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"Bad News" Marvin Barnes

Fans today think that the problem of players getting into trouble is a modern issue and that players of the past were more gentlemanly. Most players of yesteryear and today are actually pretty nice guys, even the ones who get into trouble. Very few players have been truly terrible human beings, they just end up with problems and are unable to cope with them in a socially acceptable way so they end up acting out, or they get addicted to drugs.

One such player who had their career cut short by acting out and drugs was Marvin Barnes. Barnes is one of the saddest yet most interesting stories in NBA history, yet it is one with a glimmer of hope. Barnes had the nickname “Bad News Marvin” because of his off the court issues.

Some of Barnes stories are something you would expect Charlie Sheen's character from his show Two and a Half Men to do. Barnes partied with hookers, had loaded guns in his locker and did cocaine at half-time. Yet he may have been one of the most talented players of his era but he never realized his potential due to the drug use.

By the accounts of most of his teammates Barnes had Hall-of-Fame talent, yet he never realized this talent. It was just another mess up in the messed up life of Marvin Barnes. He would publicly admit that he messed up and never blamed others, yet he habitually messed up. But by most accounts he was a fairly nice guy who was very likable, even if he did once attack a teammate with a tire iron.

Barnes seem to personify the negative stereotypes of the 1970s. He had a Rolls Royce with a fur covered interior. He wore high shoes and a hat with a feather and than there was the hookers and cocaine. The pimp caricature of the 1970s is almost a splitting image of Barnes.

He spurned the NBA for the ABA where he would go on the star for the Spirits of St Louis. With the Spirits he averaged 24 points a game and won Rookie of the year honors. But just as quickly as stardom came to Barnes, it faded because he messed up. Following the merger of the ABA and NBA the Spirits, who had became the Utah Rockies, had their players dispersed amongst the NBA teams and Barnes went to Detroit. While awaiting a flight he was arrested for having an unloaded pistol in his baggage. This was a violation of the parole he was giving for attacking a teammate with a tire iron. He was sentenced to 150 days in prison.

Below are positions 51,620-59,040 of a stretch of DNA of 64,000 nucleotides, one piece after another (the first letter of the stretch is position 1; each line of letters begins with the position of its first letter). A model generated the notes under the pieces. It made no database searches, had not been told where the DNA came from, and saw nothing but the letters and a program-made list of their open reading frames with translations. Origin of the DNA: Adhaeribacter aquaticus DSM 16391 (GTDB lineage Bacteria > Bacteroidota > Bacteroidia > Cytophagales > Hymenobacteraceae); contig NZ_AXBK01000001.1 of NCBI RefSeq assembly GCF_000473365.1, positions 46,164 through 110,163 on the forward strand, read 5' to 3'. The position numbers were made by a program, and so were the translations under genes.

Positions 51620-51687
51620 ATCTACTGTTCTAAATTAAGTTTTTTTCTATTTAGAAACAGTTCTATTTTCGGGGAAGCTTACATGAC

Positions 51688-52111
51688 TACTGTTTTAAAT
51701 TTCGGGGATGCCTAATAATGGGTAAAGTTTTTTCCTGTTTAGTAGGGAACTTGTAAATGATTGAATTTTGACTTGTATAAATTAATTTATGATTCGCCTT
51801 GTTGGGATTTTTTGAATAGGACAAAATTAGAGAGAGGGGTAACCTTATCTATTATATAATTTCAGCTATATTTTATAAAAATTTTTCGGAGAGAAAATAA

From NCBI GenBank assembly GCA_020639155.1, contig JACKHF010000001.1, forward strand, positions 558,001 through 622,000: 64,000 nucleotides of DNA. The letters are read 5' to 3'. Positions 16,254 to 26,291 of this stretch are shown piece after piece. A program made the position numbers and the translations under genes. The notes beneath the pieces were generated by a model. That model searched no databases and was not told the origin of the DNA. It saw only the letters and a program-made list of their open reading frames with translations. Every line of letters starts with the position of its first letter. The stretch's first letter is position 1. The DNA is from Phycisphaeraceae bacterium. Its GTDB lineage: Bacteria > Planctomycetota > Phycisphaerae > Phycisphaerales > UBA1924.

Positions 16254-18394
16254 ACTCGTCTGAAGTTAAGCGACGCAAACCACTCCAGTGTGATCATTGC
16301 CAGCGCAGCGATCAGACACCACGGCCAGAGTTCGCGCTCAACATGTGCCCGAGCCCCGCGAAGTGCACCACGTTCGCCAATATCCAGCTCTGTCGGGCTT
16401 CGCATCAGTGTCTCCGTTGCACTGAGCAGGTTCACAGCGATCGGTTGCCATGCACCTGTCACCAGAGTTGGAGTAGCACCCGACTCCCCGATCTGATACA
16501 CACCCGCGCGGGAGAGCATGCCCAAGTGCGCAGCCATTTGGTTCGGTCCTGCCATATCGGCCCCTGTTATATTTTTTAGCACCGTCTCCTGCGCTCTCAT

Detroit would trade him to Buffalo, Buffalo would trade him to Boston who would eventually cut Barnes. Barnes would play one more season with the San Diego Clippers before his NBA career ended. Barnes would play just four seasons in the NBA, and 2 in the ABA. He would stick around the basketball scene for a while playing in minor leagues, but he never could shake the cocaine issue.

Yet despite all his mistakes Barnes always was trying to get things right. He entered rehab numerous times and would succeed only to quickly get back in drugs. He began helping underprivileged youth in Providence to not make the same mistakes he made, but ironically he was making those mistakes while telling kids not to make them. On the morning of September 8, 2014 Barnes missed another court appearance, he was sadly found dead that afternoon at 62.

Barnes troubles would be one of many instances that would force the NBA to start evaluating players personalities and personal issues and not just their talent, it would also be a catalyst for the NBA to start doing something about its cocaine problem in the 1980s which ultimately lead to the league adopting a substance abuse policy. Unfortunately for Barnes it was too late.